Although he's best known for his big-screen turns in both blockbusters (Independence Day, Jurassic Park) and indies (The Life Aquatic with Steve Zissou, Igby Goes Down), one of Jeff Goldblum's early leading roles was as an accountant turned private eye on the short-lived series Ten Speed and Brown Shoe, back in 1980. While he's popped up sporadically on the small screen since then — notably as Karen's nemesis/lover on the penultimate season of Will & Grace — NBC's new noir drama Raines, premiering tonight at 10 pm/ET, marks his first series-regular role in 27 years. As the title character, an eccentric but effective LAPD homicide detective, Goldblum is all quirks and quips. But when he suddenly starts seeing — and worse, talking — to the murder victims, his mental stability is called into question. But Raines isn't crazy (not completely, anyway). He isn't a ghost whisperer or a medium, either. His dead friends are strictly in his head. They're his own creation, a unique way for him to talk through the murders until he figures out whodunit and why.
"The whole idea of the show came out of my experience as a writer," explains series creator and executive producer Graham Yost (Boomtown). "When I'm working on a script, I often talk out dialogue to myself and imagine that I'm in a conversation. So I thought, 'What if I dramatize that for a detective?'"
"It was never meant to be supernatural," Yost continues. "Our show is more akin to Monk or even House. Raines is like a character from the hard-boiled fiction of the '30s, '40s and '50s, but he's in a contemporary mental crisis. I think that the aspect of his delusion is interesting because it ultimately becomes a conversation with himself. If, in fact, you're talking to a ghost that is actually the person who died, I don't know why you wouldn't just ask, 'Well, who killed you?' Because then you're done. In Raines' case, his hallucination of the victim only knows what he knows, and ends up becoming his partner on the case."
With his stilted speech pattern and sarcastic nature, which hides a sensitive soul underneath, Goldblum is the ideal actor for this peculiar part. "People always ask me, 'Who did you have in mind when you were writing the part?'" Yost says. "And of course the answer is me, because I see myself in all the characters when I'm writing them. But once I met Jeff, I thought, 'Well, that's it. He's perfect.'"
Although committing to a series after a quarter of a century on the big screen was a big decision, Goldblum was attracted to the project right away. "I love Graham," he says. "He's very, very smart and brilliant. I met with him and Frank [Darabont, the director of the pilot] a year ago, and there they were on this nice noir-looking couch in this noir-looking lobby. They said, 'In tone, we're thinking about something like The Long Goodbye,' and I found that delightful. I love noiry kinds of things. And I liked the idea of this character, who had been confident about his place in the world, who then has all these bad events happen to him. With all that loss, his mind plays tricks on them. It's a real inside odyssey that intrigued me."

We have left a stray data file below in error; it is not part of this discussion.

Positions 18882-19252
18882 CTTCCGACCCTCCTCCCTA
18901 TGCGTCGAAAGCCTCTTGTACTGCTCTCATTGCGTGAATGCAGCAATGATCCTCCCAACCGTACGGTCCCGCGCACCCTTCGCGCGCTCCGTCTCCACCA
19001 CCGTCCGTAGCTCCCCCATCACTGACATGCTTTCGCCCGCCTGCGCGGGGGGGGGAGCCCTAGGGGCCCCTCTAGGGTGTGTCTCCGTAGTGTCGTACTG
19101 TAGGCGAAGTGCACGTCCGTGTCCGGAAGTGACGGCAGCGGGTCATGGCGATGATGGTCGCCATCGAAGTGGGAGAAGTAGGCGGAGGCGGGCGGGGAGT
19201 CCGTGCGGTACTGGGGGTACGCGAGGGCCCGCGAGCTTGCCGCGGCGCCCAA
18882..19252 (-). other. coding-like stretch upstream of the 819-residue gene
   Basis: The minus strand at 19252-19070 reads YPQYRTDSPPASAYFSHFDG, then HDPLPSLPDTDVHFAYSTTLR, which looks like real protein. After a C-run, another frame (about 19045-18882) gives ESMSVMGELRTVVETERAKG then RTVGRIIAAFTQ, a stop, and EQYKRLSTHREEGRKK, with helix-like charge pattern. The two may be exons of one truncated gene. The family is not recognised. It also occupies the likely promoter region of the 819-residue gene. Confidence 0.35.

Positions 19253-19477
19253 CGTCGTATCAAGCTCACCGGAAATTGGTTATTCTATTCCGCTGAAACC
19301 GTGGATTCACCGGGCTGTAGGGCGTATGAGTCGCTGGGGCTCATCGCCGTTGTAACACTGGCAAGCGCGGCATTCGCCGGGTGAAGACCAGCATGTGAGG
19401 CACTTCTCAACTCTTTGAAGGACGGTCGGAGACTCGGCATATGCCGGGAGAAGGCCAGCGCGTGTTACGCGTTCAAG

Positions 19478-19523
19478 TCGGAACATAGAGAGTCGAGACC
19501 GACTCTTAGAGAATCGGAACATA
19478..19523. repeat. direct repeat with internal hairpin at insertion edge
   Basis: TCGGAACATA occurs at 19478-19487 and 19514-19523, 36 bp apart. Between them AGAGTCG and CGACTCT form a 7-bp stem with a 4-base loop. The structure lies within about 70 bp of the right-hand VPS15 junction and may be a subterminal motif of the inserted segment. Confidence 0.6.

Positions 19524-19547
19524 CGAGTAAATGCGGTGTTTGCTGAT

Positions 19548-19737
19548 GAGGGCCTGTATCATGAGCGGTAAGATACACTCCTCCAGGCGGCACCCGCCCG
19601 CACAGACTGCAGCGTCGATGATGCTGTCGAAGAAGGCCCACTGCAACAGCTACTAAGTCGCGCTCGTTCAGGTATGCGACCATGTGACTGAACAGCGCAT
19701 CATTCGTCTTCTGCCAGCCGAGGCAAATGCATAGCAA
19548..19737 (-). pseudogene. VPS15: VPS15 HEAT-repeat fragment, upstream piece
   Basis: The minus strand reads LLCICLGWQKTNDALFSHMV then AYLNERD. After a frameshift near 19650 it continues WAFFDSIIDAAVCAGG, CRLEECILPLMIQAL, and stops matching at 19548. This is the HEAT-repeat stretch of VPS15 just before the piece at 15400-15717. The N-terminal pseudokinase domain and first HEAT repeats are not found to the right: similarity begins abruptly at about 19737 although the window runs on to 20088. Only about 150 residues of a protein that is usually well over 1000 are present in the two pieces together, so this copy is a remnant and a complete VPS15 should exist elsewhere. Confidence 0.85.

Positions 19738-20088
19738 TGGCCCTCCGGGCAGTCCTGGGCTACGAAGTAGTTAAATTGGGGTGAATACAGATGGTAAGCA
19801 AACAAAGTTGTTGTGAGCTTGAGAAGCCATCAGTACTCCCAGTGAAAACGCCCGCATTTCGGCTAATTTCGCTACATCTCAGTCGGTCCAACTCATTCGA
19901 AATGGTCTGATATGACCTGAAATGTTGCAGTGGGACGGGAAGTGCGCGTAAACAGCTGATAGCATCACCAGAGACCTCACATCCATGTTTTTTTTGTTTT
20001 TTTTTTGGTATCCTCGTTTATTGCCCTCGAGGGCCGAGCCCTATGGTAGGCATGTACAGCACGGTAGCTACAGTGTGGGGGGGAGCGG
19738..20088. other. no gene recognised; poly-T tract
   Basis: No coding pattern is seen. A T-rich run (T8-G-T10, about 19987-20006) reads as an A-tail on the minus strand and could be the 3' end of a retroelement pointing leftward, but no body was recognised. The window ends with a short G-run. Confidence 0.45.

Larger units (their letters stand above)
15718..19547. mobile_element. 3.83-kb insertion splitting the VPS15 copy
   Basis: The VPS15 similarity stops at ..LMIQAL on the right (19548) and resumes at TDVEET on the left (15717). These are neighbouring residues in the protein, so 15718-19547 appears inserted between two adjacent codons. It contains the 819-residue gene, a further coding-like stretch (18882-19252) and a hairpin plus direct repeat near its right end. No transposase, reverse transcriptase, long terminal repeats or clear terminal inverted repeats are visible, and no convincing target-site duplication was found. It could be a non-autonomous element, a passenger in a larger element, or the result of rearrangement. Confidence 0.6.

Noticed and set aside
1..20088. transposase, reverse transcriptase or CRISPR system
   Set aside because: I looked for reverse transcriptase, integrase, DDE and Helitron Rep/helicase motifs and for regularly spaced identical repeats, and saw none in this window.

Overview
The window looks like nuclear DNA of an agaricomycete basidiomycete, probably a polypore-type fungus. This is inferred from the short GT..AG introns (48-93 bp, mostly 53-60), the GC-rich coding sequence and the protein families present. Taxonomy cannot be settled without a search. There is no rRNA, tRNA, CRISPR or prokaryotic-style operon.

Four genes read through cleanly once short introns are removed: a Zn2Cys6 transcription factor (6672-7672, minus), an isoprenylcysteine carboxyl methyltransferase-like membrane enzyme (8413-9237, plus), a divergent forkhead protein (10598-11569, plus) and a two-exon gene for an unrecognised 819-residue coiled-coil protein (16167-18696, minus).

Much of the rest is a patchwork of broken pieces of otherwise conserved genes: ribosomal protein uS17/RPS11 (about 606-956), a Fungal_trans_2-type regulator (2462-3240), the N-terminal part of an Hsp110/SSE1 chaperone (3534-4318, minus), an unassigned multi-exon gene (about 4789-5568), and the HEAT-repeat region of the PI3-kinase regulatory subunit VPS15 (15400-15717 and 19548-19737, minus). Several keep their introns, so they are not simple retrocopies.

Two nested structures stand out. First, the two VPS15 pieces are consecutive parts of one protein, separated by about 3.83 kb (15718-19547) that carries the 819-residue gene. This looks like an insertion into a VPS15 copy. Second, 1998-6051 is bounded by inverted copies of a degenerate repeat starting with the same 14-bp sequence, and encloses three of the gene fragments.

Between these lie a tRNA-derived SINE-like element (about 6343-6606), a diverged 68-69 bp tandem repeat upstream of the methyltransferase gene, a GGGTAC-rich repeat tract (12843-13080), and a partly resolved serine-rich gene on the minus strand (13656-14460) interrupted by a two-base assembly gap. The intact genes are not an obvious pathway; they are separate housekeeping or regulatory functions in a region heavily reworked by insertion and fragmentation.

The "bad events" Goldblum refers to include (Spoiler alert) the recent death of ex-partner Charlie (New York Undercover's Malik Yoba), who's still hanging around Raines' brain, and the breakup of his marriage. In fact, his life has been so tragic of late, that when his boss and friend, Captain David Lewis (Matt Craven of The Lyon's Den) hears that Raines is talking to himself, he sends him to savvy shrink Dr. Samantha Kohl (MIA movie star Madeleine Stowe) who calls him on his cynical shtick. A brainy civilian aide (MADtv's Nicole Sullivan), Raines' new partner (Enterprise's Linda Park), and his would-be nemesis, fellow cop Remi Boyer (stand-up comedian Dov Davidoff) round out the eclectic cast.
But as strong as the supporting actors are, this is Goldblum's show. And Yost is OK with that. "People are going to tune in because of Jeff and they're going to stay because the work he does is so great; then they will fall in love with the concept," he says. "To pat myself on the back, I think I've come up with a great character for him to play. My hope is that once viewers watch an episode or two, they'll see the emotional side of this show. I don't necessarily believe that ghosts will visit us, but I do believe that there are ghosts inside of us. And I think that's part of what Raines is tapping into."
Watch a video preview of NBC's Raines here.